Russian history has produced a legacy of centralised power bequeathed from Emperors to Tsars to Commissars to modern politicians. A revolution might bring down an ancien regime, but in the same way that centuries of history were not swept away by the revolutions of 1917 or 1989, a deep-seated legacy of authoritarian culture lives on not just in politics, but in the minds of masses. Democratic institutions account for little in a society in which self-organization and self-rule are undeveloped. Both Lukashenko and Putin came to power promising relief from the chaos that followed the collapse of the Soviet Union, offering paternalism and stability in return for apolitical acquiescence. For people unaccustomed and unpractised in democratic participation, this seemed a fair deal – paternalists, after all, can only reign over an infantilised realm.
Unlearning centuries of learned behaviours seems insurmountable, and the protest in Belarus, despite its vigour, is fragile. Much like the other ‘colour revolutions’ of the former Soviet sphere, this movement has arisen in resistance to the stagnation and subjugation of Lukashenko’s model of power, but it lacks the strategic vision or policy platform needed for a viable alternative. Opposition leader, Svetlana Tikhanovskaya has maintained her goal is not to take power but to inspire change; a process she admits cannot be done overnight. In her words, Belarusians are fighting not just for the possibility of free elections but for the right to simply make decisions by themselves: to be ‘reminded of their own dignity’. This is surely the first step in the transformation from subject to citizen. Navalny is dangerous not because he threatens Putin, but rather the political cultures and behaviours upon which Putinism, Belarus, and the entire Moscow-dominated post-Soviet space is built and sustained. Over the years he has evolved from a rogue anti-corruption blogger to the formidable voice of a homegrown, multifaceted civic consciousness that, although nascent, inspires mass democratic participation even in situations when undemocratic outcomes are all but assured. Unlike Putin, who does not participate in public debates, Navalny thrives on open discourse and dialogue: his bringing together of liberals and nationalists by means of the rights and concerns that unify them, rather than ideologies which divide them, is an achievement even Western politicians seem to find beyond the pale. There is still a long, long way to go. It is unclear in what capacity Navalny will emerge from his coma. But things have already begun to fall apart – the centre cannot hold.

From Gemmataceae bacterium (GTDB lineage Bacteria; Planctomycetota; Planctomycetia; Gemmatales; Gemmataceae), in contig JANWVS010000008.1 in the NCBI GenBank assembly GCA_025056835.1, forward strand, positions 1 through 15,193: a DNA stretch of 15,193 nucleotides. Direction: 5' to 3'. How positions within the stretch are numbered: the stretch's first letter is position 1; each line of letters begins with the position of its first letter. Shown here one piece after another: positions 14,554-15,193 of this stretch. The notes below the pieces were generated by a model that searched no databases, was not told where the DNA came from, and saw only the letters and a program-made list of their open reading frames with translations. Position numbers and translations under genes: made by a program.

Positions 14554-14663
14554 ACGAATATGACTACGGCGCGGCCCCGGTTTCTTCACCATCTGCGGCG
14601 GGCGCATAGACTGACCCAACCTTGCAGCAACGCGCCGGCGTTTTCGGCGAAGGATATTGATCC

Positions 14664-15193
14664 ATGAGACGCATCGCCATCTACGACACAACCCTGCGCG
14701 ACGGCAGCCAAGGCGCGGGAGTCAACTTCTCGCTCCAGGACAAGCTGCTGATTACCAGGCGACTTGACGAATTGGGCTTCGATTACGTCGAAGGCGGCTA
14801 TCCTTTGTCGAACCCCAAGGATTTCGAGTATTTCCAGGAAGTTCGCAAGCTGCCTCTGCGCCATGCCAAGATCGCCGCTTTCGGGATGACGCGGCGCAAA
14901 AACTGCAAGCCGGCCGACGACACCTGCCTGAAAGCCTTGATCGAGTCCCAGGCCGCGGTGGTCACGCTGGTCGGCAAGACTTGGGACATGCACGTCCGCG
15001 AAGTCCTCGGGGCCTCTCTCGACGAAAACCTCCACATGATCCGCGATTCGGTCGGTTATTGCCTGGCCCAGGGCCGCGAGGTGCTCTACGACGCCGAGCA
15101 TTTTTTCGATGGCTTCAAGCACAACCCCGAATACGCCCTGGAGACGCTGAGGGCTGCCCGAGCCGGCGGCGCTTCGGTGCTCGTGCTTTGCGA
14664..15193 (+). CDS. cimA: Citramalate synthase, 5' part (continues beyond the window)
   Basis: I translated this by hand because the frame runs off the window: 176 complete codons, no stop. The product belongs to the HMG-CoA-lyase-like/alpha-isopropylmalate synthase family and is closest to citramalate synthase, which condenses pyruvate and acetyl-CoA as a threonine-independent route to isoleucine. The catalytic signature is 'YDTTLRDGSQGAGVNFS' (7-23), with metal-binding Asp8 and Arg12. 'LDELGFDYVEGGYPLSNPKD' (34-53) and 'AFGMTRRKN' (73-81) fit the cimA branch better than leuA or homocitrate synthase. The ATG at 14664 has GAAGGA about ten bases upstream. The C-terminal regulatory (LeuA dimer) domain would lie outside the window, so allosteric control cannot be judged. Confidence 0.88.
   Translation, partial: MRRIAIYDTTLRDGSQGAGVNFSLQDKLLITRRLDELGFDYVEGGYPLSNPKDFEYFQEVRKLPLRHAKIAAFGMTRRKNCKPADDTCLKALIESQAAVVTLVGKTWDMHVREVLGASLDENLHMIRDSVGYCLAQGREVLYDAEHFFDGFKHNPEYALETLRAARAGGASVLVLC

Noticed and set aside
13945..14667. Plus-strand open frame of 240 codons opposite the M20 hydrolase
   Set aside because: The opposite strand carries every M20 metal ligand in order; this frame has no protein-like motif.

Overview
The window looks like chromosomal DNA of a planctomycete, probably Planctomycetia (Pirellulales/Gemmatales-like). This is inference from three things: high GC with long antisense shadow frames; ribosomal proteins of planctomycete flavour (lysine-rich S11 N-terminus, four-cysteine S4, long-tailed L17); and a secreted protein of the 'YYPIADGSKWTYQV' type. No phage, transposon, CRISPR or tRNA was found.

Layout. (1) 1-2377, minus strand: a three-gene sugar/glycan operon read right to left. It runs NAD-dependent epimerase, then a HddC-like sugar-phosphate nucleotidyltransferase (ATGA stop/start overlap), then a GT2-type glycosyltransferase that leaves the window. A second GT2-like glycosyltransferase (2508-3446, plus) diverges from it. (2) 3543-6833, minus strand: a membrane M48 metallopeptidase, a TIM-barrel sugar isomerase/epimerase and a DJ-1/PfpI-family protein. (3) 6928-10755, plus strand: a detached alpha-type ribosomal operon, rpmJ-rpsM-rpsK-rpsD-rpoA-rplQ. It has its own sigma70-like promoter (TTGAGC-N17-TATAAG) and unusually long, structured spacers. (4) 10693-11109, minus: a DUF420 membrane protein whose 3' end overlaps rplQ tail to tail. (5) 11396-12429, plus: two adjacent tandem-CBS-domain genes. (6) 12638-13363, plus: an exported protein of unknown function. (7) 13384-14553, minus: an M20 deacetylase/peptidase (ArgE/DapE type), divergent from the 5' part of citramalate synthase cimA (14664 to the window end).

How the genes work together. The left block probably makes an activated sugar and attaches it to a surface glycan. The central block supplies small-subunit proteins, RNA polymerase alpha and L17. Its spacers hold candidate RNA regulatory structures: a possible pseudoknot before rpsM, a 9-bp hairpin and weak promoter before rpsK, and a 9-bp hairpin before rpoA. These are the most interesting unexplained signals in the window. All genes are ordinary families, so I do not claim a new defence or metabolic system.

Bio: Danica Jenkins is a PhD candidate and Teaching Fellow in European Studies at the University of Sydney, Australia. Her research areas are the intellectual and cultural history of Russia and South Eastern Europe, and her PhD addresses the role of cinema in ‘coming to terms with the past’ in the Balkans. Recent research projects also include the epistemology of cinema in the European tradition, and civil society and identity in contemporary Europe.